Cape Town and Durban residents will soon have to face the possibility of drinking recycled water from sewerage as the water resources in the two cities become scare. However, can we really drink recycled water, how does that effect people and how do you recycle water? With all these questions buzzing around recycled water, let us start from the start.
What Is Recycled Water?
Recycled or reclaimed water is water former waste water (sewerage water) that is treated to remove solids and certain impurities and used in landscaping irrigation or to recharge ground water sources. The purpose of reusing or recycling water is to create sustainability and water conservation.
What Is The History Of Recycling Water?
The earliest water recycling programs started in 1800’s, because of the drought problems that America faced. Waste water was recycled and then reused on farms and in gardens. In fact in the town of Windhoek in Namibia, the government has been recycling water since 1968, during sever draughts or in the event of an emergency.
How Is The Water Treated?
Purified water is subjected to advanced water treatment and under goes constant testing. This effectively means that the treated or recycled water is at a higher quality than that of normal tap water. Water is generally put through a seven barrier treatment process to ensure the end product is fresh reusable water.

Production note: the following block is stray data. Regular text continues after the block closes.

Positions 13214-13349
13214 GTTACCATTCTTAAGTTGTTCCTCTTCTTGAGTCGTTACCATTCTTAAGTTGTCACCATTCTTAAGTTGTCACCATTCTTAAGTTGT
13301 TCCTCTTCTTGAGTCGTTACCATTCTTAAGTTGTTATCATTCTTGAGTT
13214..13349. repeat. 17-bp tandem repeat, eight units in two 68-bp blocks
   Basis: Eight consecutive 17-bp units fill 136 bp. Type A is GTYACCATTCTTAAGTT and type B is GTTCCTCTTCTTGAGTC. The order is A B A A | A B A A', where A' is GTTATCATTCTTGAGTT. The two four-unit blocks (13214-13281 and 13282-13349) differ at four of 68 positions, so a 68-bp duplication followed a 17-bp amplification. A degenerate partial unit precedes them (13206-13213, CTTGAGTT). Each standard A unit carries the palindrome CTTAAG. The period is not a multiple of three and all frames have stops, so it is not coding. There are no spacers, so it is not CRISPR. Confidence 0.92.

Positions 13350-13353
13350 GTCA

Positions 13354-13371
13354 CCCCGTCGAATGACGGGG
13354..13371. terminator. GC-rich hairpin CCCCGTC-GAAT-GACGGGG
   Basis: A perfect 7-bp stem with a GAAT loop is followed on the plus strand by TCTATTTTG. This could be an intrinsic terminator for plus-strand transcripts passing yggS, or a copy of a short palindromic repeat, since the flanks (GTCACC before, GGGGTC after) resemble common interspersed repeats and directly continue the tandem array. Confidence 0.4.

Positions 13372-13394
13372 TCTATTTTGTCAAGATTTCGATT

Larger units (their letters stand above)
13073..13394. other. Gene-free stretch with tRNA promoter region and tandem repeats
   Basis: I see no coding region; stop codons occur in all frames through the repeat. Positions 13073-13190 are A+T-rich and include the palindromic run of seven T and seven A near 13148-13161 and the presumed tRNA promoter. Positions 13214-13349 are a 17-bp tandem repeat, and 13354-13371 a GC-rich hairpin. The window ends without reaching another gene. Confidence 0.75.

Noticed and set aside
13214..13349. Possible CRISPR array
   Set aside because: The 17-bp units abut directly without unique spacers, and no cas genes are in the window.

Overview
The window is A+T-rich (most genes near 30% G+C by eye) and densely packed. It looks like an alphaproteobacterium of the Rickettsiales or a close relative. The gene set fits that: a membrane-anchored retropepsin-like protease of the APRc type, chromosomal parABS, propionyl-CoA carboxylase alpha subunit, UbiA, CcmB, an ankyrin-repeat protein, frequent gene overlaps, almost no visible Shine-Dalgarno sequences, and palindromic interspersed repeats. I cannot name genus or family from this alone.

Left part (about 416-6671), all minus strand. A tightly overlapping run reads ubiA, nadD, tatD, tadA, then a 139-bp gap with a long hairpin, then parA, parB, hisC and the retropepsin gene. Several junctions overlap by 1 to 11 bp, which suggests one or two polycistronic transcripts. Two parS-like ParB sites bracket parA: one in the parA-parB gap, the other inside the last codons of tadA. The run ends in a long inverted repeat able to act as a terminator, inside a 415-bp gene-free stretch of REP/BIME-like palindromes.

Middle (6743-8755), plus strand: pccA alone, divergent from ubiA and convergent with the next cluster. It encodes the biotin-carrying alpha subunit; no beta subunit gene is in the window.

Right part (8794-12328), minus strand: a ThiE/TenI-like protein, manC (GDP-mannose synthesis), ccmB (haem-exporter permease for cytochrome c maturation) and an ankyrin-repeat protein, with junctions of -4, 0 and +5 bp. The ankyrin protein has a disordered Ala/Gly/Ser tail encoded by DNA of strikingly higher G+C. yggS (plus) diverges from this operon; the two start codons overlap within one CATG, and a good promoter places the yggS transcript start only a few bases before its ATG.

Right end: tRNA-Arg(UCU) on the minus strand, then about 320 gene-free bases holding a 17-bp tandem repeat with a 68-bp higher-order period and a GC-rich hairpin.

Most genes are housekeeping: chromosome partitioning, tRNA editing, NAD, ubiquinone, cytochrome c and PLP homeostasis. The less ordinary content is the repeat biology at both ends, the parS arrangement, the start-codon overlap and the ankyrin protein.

Recycling water may be a new concept for South Africa, but the rest of the world has been doing it for years. South Africa have realised the water shortages facing the country particularly in two of the larger cities, Cape Town and Durban and have two available options. First, desalinated water and second, recycling domestic water.
First, desalinated water is the process of taking the salt out of sea water and purifying the water, making it usable. However the problem is that it is rather expensive, at R12 per kilolitre of water. Second, recycling domestic water is a cheaper option, R7 per kilolitre.
What About The Polluted Water?
South African not only has a drinking water shortage, but also a shortage of clean water. The South African government have begun implementing programs to teach citizens the value of clean water and how we can prevent water pollution. The ‘adopt a river’ program is aimed at teaching citizens how to limit waste and pollution around sensitive water areas (wetlands and rivers) that would allow for sustainable development.
To conclude, water is an abundant resource. The earth has the same amount of water now as it did when it began. The problem is that a mere three percent of the world water resources are consumable. Therefore, we need to begin the process of cleaning water in order for us to have drinking water in the future.
I am Greg Jones a water dispensers consultant for a water wise company. This article is aimed at showing people that we have a real crisis on our hands and we need to begin recycling our water before it is too late.